Matariki reflects the value that we now place on Maori culture and traditions after 180 years of colonisation. –Claire Charters

A New Zealander of mixed ancestry

By Roger Childs

Claire Charters is a New Zealander who has done very well academically and politically. She is a law professor at the University of Auckland and has a Ph D from Cambridge, England. Her University profile states: Claire is from Ngati Whakaue, Tuwharetoa, Nga Puhi and Tainui. How does she know this? In reality, as her name and colouring suggests, she is of mixed ancestry, a mongrel like the rest of us Kiwis. 

Another one benefiting from some Maori blood

  • Her research is in Indigenous peoples’ rights in international and constitutional law, often with a comparative focus, including the UN Declaration on the Rights of Indigenous Peoples (UNDRIP), tikanga Māori and the state legal system. 
  • She has also has expertise in the relationship between human rights and Indigenous peoples’ rights and on the legitimacy of Indigenous peoples’ rights under international law. 
  • Claire regularly speaks around the globe on International and constitutional law and Indigenous peoples and has had many visiting academic fellowships. 
  • Claire is a Royal Society Rutherford Discovery Fellow (2019 – 2024) investigating constitutional transformation to realise Māori aspirations under Te Tiriti o Waitangi. 
  • Claire typically focuses her academic research and teaching with advocacy for the rights of Indigenous peoples at the domestic and international levels. 
  • She has been consulted on Cabinet appointments to scope and draft a national plan of action to realise the UN Declaration on the Rights of Indigenous Peoples (UNDRIP). 
  • She has been a trustee on the UN Voluntary Fund for Indigenous Peoples (2014 – 2020). 
  • She has also worked as an advisor to the President of the UN General Assembly (2016 – 2017). 
  • From 2010-2013 Claire worked for the UN’s Office of the High Commissioner for Human Rights in the Indigenous Peoples and Minorities Section, focusing on the Expert Mechanism on the Rights of Indigenous Peoples. 
  • Claire co-directs the Aotearoa New Zealand Centre for Indigenous Peoples and the Law, a leading university centre in Aotearoa focused on research, advocacy and leadership in Indigenous peoples’ rights. 

You wonder how well she would have done nationally and internationally if she hadn’t been able to establish that she has a smidgen of Maori blood.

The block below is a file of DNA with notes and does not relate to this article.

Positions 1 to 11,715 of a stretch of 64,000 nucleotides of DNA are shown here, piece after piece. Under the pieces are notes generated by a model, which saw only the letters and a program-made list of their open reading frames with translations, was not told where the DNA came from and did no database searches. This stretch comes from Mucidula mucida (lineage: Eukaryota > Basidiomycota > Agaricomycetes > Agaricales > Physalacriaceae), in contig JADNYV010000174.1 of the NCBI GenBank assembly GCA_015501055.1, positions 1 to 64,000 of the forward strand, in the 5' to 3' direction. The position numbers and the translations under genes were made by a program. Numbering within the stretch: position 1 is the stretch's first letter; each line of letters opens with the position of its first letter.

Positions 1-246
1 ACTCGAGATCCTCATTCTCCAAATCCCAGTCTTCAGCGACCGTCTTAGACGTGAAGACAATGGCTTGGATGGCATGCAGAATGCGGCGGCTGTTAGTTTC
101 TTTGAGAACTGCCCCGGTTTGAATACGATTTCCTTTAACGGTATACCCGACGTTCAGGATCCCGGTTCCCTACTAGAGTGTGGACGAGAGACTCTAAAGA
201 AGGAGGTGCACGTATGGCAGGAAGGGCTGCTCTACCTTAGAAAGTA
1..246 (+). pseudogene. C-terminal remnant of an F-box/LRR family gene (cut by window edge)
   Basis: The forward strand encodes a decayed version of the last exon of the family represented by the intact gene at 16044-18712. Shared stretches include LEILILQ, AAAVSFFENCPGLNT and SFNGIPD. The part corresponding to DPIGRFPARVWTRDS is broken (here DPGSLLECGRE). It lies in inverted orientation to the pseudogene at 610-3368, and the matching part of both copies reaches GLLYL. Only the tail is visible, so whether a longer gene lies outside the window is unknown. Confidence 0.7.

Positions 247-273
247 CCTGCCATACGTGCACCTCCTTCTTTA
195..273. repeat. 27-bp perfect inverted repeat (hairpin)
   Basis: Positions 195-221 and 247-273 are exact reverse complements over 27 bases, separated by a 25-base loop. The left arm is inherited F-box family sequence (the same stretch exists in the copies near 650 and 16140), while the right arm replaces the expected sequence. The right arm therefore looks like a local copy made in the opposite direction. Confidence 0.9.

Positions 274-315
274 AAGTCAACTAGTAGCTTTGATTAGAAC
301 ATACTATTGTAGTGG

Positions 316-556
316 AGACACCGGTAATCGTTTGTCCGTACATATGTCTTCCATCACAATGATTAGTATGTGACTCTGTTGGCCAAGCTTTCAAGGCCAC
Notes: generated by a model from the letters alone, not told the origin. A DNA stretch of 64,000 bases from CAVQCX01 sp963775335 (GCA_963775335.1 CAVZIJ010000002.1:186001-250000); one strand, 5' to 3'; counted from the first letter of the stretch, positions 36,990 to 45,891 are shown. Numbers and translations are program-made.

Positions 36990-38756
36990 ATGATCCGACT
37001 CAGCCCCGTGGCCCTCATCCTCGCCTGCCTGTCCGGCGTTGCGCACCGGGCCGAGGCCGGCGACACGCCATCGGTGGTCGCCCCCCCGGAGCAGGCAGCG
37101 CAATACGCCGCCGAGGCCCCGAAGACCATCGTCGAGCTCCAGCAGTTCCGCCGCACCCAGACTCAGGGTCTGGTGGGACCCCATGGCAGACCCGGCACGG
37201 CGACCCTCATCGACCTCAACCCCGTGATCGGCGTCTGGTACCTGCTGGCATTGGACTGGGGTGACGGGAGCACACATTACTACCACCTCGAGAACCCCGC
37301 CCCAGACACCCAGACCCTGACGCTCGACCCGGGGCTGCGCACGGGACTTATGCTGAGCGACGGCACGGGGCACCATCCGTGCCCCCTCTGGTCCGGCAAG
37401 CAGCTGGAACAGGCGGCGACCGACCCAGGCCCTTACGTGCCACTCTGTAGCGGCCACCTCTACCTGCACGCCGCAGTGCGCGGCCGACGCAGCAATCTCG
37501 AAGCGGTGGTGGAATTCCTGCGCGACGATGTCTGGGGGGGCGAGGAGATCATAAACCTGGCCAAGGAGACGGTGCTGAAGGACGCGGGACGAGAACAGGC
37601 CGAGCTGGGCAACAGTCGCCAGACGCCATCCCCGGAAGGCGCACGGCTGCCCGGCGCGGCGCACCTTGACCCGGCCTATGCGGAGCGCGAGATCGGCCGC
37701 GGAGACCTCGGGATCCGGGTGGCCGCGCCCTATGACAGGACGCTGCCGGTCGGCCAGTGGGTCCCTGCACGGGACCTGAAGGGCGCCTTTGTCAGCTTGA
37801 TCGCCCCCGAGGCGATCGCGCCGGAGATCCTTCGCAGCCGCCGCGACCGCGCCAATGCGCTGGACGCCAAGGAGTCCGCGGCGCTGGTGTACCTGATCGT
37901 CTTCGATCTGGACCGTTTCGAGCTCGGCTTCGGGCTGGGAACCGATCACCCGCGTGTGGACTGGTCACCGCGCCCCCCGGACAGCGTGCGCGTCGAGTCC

Perpetuating myths and misinformation

Claire Charters is clearly an intelligent, highly educated and talented woman, and consequently people who read her writings and articles would expect her to be honest, accurate and balanced. However in a recent Stuff article she exhibited a disregard for the truth and an acceptance of many historical myths. 

Her main qualifications are in law, so one wonders how much New Zealand history she has actually read. Her July article A mark of how far we have to travel should have been rejected by the editors on the basis of inaccuracy and unproven generalisations.

In the paragraphs that follow I quote from her article — indicated in italics — and comment on the veracity of her statements.… after 180 years of colonisation.

The early Polynesians who came from Hawaiki in the 13 century were themselves immigrants and colonists, and some Maori chiefs in the 19th century stated that these early migrants treated the original natives badly.  In her statement Charters clearly means colonisation of our country by British, European, American, Australian and other people.

However, the period of colonisation ended in 1908 when New Zealand ceased to be a British colony and became an independent Dominion within the British Empire.

Matariki is an expression of our tino rangitiratanga. But Charters has considerably less than half Maori blood, and as a New Zealander of mixed ancestry “our” is the wrong word. Rangitiratanga in 1840 meant “possession,” however, today it literally means rule by chiefs. But the Maori elites and the Waitangi Tribunal today translate it to mean the right of Maori to rule themselves. As a modern woman with a commitment to equality, rule by (male) chiefs should be unacceptable. 

Both Te Tiriti and He Whakaputanga o te Rangatiratanga o Nu Tireni (English as the Declaration of Independence) express the right for Maori to rule ourselves in accordance with our law. A lot of inaccuracies here. Firstly note that New Zealand was known as Nu Tireni, not Aotearoa in both documents mentioned above. Again there is the use of “our” and “ourselves” but Charters is less than half Maori. There is no mention of the facts that James Busby wrote the Declaration and virtually all the chiefs who signed were from Northland. Part-Maori historian Paul Moon observes that the Declaration was the impulsive work by a minor official (Busby) with the misplaced view that the New Zealand chiefs would soon come to share some exalted ideals of government as he did.